Dec 15th 2011

How to raise multilingual children?

Napisal vwcmokdq

It is fairly easy. Kids are like sponges, soaking up everything without any effort or even concieus idea that they are in fact learning.


There are different scenarios:





  1. The family is moving abroad for a job.




  2. Parents are different nationalities and decide to teach their children their native languages.




  3. Parents know a foreign language very well, so they speak it to their children at home.




  4. Children are sent to school that the curriculum is in a foreign language, parents not necesarily have to speak it.




I personally know many families for every scenario. My cousin Patrycja, who lives in Poland talks to her son only in Spanish that she know very, very well. Our good friends, who lived in Toronto tough their kids Polish and French which are their mother tongues. The kids learned English outside, at school. In our case it was a job transfer to the USA where our children were born later.


We were sure that we wanted to teach our kids Polish, we just did not know how. We realized pretty quickly that it was not natural for us to speak to our daughter in English (despite knowing it very well) and it did not make any sense to introduce it at home since the whole world around us spoke it.


Nadia at a very young age realized that something weird was going on. Many times she had a surprised face, asking why everyone else is speaking different then my parents and I can not understand any of it:-) It changed very quickly, playing with American children every day, she reached their language level in few months. The situation was finally clear - Polish at home, English with everyone else. Sometimes she tried to mix, but we repeatedly and consequently asked her not to.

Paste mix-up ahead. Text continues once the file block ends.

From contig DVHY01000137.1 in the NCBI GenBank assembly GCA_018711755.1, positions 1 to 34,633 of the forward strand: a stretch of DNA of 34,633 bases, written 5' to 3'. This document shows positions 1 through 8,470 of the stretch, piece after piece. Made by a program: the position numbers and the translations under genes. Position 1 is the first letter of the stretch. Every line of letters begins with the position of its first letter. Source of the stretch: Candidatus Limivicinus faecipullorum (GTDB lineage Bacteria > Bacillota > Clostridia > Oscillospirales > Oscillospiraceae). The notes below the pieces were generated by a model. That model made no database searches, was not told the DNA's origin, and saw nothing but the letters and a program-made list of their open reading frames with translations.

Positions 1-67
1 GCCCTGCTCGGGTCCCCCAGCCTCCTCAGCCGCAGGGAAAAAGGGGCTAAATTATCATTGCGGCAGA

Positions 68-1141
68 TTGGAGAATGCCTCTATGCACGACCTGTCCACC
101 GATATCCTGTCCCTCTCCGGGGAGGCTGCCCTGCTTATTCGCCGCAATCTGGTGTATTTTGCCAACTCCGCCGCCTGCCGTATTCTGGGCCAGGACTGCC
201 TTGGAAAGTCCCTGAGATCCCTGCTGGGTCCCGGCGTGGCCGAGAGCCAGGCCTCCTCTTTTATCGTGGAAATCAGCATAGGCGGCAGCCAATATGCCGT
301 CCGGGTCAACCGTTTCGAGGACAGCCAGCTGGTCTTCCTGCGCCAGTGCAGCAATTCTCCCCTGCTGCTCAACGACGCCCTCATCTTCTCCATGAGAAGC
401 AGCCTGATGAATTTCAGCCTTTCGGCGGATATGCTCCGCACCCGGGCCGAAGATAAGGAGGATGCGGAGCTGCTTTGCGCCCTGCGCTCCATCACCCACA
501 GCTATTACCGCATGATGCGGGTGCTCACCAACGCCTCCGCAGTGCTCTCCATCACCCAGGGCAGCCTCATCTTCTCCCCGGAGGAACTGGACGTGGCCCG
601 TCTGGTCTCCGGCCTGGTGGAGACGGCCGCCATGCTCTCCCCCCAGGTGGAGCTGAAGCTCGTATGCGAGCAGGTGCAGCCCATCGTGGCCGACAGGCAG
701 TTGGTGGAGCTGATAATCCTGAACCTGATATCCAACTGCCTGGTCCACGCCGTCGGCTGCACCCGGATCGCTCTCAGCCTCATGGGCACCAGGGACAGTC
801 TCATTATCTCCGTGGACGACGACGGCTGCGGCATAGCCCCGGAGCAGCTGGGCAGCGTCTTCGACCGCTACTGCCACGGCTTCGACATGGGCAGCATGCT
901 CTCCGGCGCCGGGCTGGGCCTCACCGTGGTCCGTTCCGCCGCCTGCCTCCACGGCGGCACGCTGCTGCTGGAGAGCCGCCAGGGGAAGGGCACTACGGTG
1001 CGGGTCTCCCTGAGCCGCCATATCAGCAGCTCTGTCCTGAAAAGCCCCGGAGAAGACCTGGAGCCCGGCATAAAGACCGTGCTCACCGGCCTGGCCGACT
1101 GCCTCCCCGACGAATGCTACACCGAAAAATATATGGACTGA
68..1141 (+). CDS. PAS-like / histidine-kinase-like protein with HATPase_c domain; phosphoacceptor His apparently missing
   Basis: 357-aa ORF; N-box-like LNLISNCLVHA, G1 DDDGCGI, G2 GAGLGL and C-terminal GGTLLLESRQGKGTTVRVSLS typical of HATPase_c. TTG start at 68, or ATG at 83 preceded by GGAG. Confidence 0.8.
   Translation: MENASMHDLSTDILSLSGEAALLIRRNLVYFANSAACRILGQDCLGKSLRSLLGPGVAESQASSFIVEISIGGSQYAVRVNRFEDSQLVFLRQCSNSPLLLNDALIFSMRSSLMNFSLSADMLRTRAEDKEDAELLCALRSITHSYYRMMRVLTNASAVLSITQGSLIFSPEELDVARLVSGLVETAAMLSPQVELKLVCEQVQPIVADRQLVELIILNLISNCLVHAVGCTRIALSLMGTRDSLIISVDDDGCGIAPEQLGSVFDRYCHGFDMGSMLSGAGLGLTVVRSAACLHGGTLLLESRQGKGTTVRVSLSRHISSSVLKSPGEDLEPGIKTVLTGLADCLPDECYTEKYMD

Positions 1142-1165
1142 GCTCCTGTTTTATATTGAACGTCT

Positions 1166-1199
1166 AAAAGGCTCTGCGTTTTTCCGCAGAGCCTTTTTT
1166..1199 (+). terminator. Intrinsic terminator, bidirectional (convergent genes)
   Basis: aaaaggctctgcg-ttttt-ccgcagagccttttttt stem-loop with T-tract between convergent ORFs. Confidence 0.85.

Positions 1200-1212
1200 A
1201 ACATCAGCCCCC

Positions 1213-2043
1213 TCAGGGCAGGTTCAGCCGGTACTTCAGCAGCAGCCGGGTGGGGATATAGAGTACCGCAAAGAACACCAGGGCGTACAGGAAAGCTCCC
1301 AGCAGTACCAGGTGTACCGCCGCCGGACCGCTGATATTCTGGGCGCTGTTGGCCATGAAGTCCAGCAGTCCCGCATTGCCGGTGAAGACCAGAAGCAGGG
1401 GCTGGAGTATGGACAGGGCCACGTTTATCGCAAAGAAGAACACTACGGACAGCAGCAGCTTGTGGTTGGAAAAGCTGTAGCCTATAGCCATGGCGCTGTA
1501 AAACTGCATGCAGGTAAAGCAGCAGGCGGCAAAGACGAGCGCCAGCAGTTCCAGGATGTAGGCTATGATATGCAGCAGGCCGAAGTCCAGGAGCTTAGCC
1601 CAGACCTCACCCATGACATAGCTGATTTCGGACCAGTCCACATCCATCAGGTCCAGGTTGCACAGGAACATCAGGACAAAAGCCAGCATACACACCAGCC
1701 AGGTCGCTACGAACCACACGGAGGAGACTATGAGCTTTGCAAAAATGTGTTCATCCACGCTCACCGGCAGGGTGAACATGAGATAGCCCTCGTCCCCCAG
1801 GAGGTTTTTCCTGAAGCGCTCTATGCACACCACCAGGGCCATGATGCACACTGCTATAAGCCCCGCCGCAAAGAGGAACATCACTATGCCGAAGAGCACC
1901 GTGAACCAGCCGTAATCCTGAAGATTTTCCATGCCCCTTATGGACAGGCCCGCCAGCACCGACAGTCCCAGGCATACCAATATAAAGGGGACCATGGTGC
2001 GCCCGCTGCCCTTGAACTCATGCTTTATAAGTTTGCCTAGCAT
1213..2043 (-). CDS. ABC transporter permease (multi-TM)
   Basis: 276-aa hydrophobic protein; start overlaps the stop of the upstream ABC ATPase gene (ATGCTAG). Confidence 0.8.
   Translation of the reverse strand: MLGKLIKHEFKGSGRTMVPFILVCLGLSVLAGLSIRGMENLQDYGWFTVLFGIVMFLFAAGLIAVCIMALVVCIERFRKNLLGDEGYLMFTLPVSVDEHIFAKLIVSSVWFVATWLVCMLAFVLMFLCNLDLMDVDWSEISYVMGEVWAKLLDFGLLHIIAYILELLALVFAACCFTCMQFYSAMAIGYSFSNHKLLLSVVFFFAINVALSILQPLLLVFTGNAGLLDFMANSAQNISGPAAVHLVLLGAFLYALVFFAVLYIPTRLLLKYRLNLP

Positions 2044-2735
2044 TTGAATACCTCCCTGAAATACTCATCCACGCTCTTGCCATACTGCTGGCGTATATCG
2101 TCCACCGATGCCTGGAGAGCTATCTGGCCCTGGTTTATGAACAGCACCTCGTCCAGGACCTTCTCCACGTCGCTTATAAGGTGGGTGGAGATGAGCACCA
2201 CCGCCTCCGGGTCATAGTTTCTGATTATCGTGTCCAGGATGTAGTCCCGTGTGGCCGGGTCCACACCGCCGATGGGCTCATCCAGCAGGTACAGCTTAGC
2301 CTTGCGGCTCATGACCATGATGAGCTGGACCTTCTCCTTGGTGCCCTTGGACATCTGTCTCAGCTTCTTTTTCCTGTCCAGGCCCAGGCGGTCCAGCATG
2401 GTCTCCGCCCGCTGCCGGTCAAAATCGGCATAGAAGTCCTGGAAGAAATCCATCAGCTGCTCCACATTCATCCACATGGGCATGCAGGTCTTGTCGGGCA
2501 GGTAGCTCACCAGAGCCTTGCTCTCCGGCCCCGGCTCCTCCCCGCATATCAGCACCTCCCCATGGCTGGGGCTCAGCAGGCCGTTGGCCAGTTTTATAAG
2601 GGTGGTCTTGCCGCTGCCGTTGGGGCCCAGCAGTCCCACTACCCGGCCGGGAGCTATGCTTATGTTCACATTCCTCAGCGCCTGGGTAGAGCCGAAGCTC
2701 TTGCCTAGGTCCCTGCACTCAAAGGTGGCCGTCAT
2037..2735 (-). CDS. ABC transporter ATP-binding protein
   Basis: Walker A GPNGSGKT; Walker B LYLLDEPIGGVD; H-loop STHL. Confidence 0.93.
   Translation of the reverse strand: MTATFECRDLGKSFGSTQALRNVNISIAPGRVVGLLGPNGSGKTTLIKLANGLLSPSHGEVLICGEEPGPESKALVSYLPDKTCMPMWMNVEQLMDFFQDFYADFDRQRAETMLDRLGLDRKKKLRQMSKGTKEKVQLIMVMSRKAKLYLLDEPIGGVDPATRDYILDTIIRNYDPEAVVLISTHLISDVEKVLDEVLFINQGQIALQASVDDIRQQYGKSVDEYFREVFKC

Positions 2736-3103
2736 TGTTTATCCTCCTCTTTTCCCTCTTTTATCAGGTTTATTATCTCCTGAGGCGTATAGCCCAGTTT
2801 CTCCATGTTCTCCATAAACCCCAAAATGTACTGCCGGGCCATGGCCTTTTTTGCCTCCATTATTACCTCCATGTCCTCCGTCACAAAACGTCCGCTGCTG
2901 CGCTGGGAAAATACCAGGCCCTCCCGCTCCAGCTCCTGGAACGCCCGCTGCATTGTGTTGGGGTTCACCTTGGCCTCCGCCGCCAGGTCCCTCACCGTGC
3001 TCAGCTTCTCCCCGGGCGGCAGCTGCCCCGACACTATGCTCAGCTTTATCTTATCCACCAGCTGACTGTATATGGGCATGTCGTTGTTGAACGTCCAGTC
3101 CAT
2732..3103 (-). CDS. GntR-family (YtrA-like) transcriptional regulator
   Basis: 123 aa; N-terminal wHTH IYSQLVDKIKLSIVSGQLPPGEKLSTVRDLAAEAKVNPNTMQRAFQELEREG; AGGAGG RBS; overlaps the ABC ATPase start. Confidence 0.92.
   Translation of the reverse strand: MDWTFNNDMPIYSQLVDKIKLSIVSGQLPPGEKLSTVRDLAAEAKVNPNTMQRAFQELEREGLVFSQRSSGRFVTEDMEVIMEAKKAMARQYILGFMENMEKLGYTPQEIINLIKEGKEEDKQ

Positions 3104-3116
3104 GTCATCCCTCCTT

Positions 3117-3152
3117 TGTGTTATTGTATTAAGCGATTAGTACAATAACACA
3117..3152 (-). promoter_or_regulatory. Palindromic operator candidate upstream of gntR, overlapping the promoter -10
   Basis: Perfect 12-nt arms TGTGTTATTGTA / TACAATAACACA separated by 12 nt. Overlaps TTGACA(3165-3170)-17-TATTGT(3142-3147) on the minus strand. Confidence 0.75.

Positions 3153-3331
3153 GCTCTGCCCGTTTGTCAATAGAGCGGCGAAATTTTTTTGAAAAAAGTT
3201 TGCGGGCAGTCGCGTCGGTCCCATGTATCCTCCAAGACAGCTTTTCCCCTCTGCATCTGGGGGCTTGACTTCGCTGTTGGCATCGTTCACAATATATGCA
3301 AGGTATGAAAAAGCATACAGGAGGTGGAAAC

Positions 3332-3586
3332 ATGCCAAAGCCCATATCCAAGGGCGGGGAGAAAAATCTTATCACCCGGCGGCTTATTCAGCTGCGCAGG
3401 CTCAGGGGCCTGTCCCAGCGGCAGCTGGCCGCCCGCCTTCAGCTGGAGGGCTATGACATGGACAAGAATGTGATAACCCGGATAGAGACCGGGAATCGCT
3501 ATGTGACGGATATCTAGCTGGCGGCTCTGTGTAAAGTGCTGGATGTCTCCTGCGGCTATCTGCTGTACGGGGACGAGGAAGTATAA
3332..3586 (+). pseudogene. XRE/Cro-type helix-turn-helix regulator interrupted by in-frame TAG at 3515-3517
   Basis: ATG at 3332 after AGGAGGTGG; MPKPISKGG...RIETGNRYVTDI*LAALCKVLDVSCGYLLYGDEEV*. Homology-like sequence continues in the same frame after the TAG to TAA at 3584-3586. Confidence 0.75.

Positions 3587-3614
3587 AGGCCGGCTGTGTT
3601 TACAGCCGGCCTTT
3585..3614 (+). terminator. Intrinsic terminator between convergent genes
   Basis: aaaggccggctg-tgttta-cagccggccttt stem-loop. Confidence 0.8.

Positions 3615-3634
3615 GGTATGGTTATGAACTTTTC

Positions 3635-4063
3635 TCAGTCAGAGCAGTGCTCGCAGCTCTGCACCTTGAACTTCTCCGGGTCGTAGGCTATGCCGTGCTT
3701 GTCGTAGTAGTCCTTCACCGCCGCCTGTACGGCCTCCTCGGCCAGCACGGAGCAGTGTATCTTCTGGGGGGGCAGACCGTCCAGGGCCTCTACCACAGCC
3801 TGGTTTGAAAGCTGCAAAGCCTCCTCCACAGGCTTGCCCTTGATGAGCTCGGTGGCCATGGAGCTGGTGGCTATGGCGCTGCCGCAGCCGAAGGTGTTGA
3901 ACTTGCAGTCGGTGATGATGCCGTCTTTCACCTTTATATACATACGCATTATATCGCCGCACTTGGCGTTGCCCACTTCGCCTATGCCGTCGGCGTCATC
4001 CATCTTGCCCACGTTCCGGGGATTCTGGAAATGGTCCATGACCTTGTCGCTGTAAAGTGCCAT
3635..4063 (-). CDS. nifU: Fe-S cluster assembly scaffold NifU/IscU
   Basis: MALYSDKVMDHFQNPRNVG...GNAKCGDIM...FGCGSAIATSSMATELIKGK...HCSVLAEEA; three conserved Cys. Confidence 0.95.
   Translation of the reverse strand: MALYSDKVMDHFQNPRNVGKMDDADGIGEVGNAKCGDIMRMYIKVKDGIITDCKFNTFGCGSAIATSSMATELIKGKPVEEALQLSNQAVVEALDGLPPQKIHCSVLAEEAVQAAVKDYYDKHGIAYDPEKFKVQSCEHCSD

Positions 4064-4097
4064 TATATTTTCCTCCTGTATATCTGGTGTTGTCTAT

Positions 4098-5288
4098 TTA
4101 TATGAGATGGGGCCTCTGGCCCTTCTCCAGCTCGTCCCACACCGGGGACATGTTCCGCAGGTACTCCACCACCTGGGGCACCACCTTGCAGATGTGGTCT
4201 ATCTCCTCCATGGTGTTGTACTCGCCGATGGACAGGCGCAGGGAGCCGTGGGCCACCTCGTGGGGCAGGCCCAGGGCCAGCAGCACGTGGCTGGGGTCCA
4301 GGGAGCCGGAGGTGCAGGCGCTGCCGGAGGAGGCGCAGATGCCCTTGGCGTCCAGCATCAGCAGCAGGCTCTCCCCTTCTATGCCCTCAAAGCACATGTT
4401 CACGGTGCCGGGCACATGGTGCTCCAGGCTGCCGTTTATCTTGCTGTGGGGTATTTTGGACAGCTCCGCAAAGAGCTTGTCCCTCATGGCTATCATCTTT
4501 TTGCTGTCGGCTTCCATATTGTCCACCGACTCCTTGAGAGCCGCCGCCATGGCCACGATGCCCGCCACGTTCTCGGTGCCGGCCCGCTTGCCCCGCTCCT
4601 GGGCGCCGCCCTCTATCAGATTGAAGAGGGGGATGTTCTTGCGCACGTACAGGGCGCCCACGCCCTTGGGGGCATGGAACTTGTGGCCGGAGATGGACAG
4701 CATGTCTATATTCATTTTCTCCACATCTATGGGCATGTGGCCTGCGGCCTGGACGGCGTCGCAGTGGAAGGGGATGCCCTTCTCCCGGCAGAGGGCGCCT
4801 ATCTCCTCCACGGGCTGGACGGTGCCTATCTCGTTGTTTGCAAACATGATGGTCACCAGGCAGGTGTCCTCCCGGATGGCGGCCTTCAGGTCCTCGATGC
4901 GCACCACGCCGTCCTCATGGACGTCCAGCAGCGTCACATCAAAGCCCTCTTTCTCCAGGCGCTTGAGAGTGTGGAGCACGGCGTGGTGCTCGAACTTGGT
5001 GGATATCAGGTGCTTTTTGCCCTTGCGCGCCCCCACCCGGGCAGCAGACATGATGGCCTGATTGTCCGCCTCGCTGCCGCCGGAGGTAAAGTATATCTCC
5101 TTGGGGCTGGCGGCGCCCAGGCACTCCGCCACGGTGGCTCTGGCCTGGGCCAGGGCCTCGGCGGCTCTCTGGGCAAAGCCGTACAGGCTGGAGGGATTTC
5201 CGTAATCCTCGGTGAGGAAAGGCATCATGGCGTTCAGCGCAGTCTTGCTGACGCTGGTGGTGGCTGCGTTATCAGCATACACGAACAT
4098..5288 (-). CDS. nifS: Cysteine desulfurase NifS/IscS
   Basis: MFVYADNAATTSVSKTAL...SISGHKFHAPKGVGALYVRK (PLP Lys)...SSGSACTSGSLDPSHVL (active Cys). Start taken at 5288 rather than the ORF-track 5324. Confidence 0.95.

When she went to school, we started to introduce at home writing, reading and Polish grammar.


At this point she can write, read, speak, understand both languages and she just turned 7 last month.


In the meantime, our son Alexander was born. With his language education, we applied the same approach, except it was much easier because his main teacher was... Nadia. Now, he is 3,5 years old and does pretty good in both languages.


Here in San Miguel de Allende our kids learn a third language: Spanish. We enrolled them in Spanish only curriculum school so it is complete immersion. It has been 4 weeks and they can have a simple conversation, buy groceries at a local store and order their own food at a restaurant. Pretty good as for one month of school...!!!! :-)


Nadia often finds similarities to the languages that she already knows. That only proves that it is easier to learn another language while you already know some.


We also decided to learn Spanish and we use Rosetta Stone program along with real life practice. I have to say it is pretty good and gives me the flexibility to learn at my own schedule. Most days we learn in the morning and in the afternoon we go out and try what we learned with the Mexicans who are very, very patient. :-)


What is your experience? Please share.....